Pasados centers scholarship that helps us think historically about Latinx peoples and cultures. Although our primary focus is scholarship on pre-1980s Latinx literary and cultural histories, extending from the colonial era through the twentieth century, we set no particular temporal boundaries on the essays we solicit or publish. Rather, we welcome scholarship that helps us see our pasts, and our relationship to them, anew. This includes but is not limited to: scholarship that takes up cultural materials from the past; engages in textual interpretation and/or attends to broader issues of textuality; considers the intersections of literature and history; and reflects on methodologies of archival practices.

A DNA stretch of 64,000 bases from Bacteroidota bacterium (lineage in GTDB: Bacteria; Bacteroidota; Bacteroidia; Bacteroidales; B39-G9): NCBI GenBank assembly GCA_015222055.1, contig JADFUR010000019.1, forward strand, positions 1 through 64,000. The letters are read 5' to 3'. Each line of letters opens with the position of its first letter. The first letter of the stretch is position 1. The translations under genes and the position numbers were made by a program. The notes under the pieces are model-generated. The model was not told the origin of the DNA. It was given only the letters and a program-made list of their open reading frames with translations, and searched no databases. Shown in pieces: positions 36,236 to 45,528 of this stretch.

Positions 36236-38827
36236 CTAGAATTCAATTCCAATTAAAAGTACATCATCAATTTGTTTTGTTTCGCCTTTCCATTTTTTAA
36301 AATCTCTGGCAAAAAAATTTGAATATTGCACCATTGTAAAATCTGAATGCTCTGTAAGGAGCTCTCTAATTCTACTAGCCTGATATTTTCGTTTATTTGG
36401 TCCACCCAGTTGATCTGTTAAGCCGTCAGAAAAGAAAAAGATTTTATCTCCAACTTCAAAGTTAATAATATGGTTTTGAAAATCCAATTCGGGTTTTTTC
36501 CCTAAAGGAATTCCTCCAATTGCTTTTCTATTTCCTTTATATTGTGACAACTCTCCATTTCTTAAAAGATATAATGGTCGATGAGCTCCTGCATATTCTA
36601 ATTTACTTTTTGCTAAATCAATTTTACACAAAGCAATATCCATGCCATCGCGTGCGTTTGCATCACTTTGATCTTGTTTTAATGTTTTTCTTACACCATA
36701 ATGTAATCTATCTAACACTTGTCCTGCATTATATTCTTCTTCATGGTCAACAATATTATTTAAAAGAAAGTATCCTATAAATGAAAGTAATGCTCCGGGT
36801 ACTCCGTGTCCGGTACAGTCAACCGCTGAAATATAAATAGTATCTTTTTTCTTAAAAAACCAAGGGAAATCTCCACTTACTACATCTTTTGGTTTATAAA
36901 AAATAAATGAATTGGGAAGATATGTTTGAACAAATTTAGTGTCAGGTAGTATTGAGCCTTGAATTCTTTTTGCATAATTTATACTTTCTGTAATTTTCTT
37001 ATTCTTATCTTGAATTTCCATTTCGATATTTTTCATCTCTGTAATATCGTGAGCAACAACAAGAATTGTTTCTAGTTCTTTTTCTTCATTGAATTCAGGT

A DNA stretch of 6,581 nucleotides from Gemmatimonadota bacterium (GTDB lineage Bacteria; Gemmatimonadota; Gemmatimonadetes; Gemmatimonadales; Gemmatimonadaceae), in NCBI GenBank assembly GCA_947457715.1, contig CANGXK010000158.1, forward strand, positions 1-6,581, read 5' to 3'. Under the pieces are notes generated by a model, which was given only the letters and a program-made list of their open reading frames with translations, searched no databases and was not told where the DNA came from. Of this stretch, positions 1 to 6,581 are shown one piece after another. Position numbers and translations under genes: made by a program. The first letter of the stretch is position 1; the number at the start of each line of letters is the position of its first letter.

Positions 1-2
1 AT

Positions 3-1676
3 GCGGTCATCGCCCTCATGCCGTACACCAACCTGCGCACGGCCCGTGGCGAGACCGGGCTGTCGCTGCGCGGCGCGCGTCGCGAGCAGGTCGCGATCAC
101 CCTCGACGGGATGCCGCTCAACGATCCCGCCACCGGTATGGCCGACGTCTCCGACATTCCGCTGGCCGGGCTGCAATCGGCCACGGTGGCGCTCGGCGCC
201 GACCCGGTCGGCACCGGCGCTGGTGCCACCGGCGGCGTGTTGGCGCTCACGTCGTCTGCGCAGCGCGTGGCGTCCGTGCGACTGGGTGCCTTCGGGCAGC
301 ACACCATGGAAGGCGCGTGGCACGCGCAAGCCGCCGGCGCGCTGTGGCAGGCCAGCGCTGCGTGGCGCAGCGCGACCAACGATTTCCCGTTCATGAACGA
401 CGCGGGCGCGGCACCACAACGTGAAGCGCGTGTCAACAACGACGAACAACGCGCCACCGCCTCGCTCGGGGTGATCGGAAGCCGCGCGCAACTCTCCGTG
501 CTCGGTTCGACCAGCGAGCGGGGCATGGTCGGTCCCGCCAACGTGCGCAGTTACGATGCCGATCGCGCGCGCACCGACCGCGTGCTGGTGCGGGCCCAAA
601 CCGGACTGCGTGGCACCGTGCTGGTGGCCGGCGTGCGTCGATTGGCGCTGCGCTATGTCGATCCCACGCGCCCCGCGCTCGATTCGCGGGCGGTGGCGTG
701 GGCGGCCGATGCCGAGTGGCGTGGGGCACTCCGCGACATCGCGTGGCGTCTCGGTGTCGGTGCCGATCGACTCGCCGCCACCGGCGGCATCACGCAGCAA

Pasados is dedicated to examining Latinx pasts in their complexity and heterogeneity. It makes no assumptions about the political, moral, or aesthetic value of particular cultural materials. In addition, it values insights about how the past informs the present at the same time that it does not presume a teleological relationship between the past and later movements or our contemporary moment. Rather, we operate with the conviction that the past always has the potential to surprise us, and that the present (and future) might yet become otherwise, in light of the submerged knowledges awaiting recovery in/from the archive.